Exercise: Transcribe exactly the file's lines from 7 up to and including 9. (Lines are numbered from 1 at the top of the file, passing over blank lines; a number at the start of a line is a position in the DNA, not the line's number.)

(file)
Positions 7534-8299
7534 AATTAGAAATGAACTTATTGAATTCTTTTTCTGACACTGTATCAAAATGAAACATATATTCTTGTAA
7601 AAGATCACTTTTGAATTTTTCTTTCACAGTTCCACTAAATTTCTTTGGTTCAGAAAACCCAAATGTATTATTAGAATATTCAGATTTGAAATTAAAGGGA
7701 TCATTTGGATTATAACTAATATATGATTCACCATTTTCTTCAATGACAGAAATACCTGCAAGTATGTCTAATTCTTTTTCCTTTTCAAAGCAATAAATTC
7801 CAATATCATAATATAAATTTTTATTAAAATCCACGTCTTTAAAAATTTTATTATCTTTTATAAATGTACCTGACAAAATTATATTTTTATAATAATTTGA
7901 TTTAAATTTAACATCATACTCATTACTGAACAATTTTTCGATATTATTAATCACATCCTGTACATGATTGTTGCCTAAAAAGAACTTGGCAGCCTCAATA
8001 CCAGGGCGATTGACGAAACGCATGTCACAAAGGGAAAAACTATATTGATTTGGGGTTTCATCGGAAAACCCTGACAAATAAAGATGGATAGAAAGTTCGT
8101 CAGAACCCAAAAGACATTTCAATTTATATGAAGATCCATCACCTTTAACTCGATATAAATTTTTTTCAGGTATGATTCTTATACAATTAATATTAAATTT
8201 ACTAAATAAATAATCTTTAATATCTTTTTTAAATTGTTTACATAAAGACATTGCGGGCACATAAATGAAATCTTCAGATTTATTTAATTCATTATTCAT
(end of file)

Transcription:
8001 CCAGGGCGATTGACGAAACGCATGTCACAAAGGGAAAAACTATATTGATTTGGGGTTTCATCGGAAAACCCTGACAAATAAAGATGGATAGAAAGTTCGT
8101 CAGAACCCAAAAGACATTTCAATTTATATGAAGATCCATCACCTTTAACTCGATATAAATTTTTTTCAGGTATGATTCTTATACAATTAATATTAAATTT
8201 ACTAAATAAATAATCTTTAATATCTTTTTTAAATTGTTTACATAAAGACATTGCGGGCACATAAATGAAATCTTCAGATTTATTTAATTCATTATTCAT